CLEVELAND – With many of the nearly 1,000 attendees at the 7th annual Cleveland Clinic Medical Innovation Summit walking around the InterContinental Hotel and Conference Center this week toting black bags with the words: "Cancer Cures Through Innovation" boldly printed in white, it's not difficult to pick up on this year's clinical theme.

But what some of those attendees may have been wondering as the conference kicked off Monday was – why cancer?

"Cancer treatment has come a long distance since the days when a lumpectomy was controversial," said Delos Cosgrove, MD, president/CEO of the Cleveland Clinic.

Touching on a hot-button topic nationwide, Cosgrove said that, "healthcare reform is really about payment reform," adding that a broader discussion of healthcare reform is needed.

"Some people see new drugs and devices as part of the problem – we know they're part of the solution," Cosgrove said. He noted that in the long term, new technology is what brings healthcare costs down.

"Innovation is the long-term solution to high quality, affordable healthcare – that should be the essence of healthcare reform," Cosgrove said.

Further attempting to explain why cancer is the focus of this year's summit was Derek Raghavan, MD, PhD, chair and director of the Taussig Cancer Institute at the Cleveland Clinic, who provided a summit overview.

"Surgery is going to be improving its ability to move forward without toxicity," Raghavan said.

He talked about several themes attendees can expect to hear about throughout the three-day summit, including molecular prediction, novel therapeutics, radiation technology, surgical technology and "defining the cancer agenda."

"Our interest is to set a spring-board for the future," Raghavan told attendees.

He also noted several issues important to improving cancer treatment, including recognition of key items; clever prioritization; a strengthened delivery model; and improved data acquisition.

The summit will also provide an opportunity to discuss certain key topics in cancer such as why there are so many discrepancies across the board from one racial group to another, Raghavan said. "We need to drill down and ... get a dialog going," on some of these issues, he noted.

Clearly another issue of interest is the fact that, "we don't enter patients into our clinical trials," Raghavan said, calling the low percentage of patients diagnosed with cancer who are enrolled in clinical trials a "national scandal."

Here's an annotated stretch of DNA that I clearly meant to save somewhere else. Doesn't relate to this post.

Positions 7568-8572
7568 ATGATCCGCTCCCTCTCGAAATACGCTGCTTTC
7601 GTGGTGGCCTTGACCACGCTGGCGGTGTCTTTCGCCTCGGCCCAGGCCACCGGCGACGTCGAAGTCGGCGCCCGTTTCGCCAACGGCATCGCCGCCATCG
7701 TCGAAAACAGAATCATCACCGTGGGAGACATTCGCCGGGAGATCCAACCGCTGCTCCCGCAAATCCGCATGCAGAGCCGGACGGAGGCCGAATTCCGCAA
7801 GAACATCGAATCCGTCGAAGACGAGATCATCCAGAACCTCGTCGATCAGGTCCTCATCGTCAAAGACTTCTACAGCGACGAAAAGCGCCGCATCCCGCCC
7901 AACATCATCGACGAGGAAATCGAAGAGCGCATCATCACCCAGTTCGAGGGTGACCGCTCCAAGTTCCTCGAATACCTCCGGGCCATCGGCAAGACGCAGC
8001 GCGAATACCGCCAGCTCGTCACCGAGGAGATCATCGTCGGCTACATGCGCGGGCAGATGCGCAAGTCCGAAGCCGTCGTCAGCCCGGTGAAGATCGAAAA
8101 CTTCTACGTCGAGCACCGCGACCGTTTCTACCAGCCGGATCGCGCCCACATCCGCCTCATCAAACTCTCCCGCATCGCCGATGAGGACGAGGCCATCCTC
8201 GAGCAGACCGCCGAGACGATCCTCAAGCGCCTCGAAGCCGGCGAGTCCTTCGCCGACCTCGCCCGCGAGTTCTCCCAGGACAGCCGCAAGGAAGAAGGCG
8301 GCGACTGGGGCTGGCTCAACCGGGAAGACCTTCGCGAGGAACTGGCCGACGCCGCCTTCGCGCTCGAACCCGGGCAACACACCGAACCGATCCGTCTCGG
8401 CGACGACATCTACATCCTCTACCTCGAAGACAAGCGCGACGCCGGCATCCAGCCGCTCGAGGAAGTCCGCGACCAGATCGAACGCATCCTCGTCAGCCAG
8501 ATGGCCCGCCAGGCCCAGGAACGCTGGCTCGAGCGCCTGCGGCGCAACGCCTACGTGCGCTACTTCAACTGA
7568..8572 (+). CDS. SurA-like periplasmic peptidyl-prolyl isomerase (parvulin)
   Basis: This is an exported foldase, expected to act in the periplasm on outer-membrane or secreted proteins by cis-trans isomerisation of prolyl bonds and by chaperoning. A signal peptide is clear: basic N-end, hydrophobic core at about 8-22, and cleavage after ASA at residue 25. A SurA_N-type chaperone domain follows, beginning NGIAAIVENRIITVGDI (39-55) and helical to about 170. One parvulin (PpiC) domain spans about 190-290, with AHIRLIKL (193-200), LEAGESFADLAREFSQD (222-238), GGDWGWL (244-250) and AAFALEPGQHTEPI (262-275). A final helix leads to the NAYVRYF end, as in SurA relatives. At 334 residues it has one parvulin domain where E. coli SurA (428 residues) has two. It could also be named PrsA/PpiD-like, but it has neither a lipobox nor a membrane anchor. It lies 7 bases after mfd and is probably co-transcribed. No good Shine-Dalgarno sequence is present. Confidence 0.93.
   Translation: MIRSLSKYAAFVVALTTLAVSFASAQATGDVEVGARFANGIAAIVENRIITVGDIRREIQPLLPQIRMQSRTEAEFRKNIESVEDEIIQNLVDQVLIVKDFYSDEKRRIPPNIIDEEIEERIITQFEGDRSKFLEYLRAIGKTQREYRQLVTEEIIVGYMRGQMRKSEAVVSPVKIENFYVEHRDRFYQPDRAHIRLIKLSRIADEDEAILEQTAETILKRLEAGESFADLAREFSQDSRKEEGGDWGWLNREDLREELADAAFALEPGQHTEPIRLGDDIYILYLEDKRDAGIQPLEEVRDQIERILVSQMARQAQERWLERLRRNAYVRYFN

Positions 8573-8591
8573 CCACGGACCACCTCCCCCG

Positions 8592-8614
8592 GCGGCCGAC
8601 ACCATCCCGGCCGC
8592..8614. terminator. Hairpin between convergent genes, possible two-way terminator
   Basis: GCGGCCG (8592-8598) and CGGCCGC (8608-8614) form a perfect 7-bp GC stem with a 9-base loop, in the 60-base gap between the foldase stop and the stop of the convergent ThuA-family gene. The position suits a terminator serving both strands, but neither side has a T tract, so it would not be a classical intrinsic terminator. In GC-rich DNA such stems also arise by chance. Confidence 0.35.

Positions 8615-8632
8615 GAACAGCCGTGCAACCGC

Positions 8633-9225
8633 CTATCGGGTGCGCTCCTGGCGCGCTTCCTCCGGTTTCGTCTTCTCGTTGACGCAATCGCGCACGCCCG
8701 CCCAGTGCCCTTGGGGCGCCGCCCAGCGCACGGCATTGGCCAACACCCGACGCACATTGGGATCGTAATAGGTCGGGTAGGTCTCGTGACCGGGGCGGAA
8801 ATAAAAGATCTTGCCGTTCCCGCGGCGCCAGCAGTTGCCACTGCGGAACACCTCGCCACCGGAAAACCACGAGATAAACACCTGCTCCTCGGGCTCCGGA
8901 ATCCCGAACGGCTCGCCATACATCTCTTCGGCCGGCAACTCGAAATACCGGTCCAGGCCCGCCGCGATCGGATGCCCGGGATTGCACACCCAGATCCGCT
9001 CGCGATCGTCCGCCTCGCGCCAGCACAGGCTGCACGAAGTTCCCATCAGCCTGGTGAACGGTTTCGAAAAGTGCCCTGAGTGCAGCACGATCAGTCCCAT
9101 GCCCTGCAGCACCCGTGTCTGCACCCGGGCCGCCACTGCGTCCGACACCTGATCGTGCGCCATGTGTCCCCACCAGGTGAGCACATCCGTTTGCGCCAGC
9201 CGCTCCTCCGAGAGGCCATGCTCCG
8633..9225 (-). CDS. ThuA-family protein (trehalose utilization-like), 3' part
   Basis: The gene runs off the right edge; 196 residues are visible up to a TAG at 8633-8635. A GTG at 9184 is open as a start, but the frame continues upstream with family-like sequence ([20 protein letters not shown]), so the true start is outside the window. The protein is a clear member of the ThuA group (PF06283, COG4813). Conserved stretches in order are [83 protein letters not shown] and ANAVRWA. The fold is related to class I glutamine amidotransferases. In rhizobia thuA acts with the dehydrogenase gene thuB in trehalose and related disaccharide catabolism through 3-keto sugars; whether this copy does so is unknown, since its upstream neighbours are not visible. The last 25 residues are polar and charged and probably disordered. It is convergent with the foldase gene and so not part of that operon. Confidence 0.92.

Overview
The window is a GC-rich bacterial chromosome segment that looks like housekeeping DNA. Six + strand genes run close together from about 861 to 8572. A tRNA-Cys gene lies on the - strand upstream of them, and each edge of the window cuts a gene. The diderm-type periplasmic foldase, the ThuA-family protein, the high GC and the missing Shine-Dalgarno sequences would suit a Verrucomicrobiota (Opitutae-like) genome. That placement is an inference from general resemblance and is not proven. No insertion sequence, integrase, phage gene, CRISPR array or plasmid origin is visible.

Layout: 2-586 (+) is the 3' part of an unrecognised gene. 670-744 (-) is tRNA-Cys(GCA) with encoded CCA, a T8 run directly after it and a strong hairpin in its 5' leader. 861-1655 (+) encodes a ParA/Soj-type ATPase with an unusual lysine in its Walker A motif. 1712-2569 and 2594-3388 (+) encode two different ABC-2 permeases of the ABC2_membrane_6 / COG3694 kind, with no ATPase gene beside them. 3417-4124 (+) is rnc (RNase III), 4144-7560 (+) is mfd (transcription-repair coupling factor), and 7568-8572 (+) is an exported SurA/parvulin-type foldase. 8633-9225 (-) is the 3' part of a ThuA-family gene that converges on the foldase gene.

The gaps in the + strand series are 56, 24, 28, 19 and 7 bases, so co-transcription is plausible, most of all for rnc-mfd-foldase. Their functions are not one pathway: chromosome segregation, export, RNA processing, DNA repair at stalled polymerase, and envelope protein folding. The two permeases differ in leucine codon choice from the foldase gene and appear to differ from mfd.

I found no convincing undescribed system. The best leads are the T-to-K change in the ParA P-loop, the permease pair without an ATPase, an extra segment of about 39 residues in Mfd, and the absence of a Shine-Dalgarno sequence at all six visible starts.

Out in the exhibit halls representatives from many different drug and device companies were eager to talk about how their technology will impact cancer care going forward.

Among them, a company called superDimension (Minneapolis) that has developed the inReach System, which uses electromagnetic navigation bronchoscopy (ENB) to provide minimally invasive access to lesions deep in the lungs as well as mediastinal lymph nodes. According to the company, by extending the reach of conventional bronchoscopes, the inReach System enables physicians to diagnose benign and malignant lung lesions, enhancing treatment decisions and avoiding the need for higher-risk procedures.

Dan Sullivan, president/CEO of superDimension, told Medical Device Daily that with the inReach System, the physician inserts a catheter through the patient's throat, which is guided by GPS-like technology to diagnose, minimally invasively, whether or not the spot on a patient's lung is cancerous. "You eliminate two surgeries with one catheter procedure," Sullivan said.

Sullivan told MDD about a woman in West Virginia who was told she was inoperable because of her co-morbidities and was basically sent home to die. Her daughter heard about the ENB procedure and, long story short, she was cured. He also talked about a woman in Texas who was told she needed a thoracotomy – or, a wedge procedure, in which the doctor would cut out a portion of her lung to diagnose whether or not she had lung cancer – who ended up having the ENB procedure instead and found out she never would have needed surgery. "I could tell you 9,000 more stories just like that," Sullivan said.

With healthcare costs being at the center of the reform debate, Sullivan was sure to note that his company's technology has the potential to reduce costs associated with lung cancer. He said the cost to Medicare for a wedge procedure is $17,000 if there are no complications – and $25,000 or more if there are complications. In contrast, the cost of an ENB procedure is estimated at $2,600. "It fits everyone's agenda," Sullivan said.

Amanda Pedersen, 229-471-4212;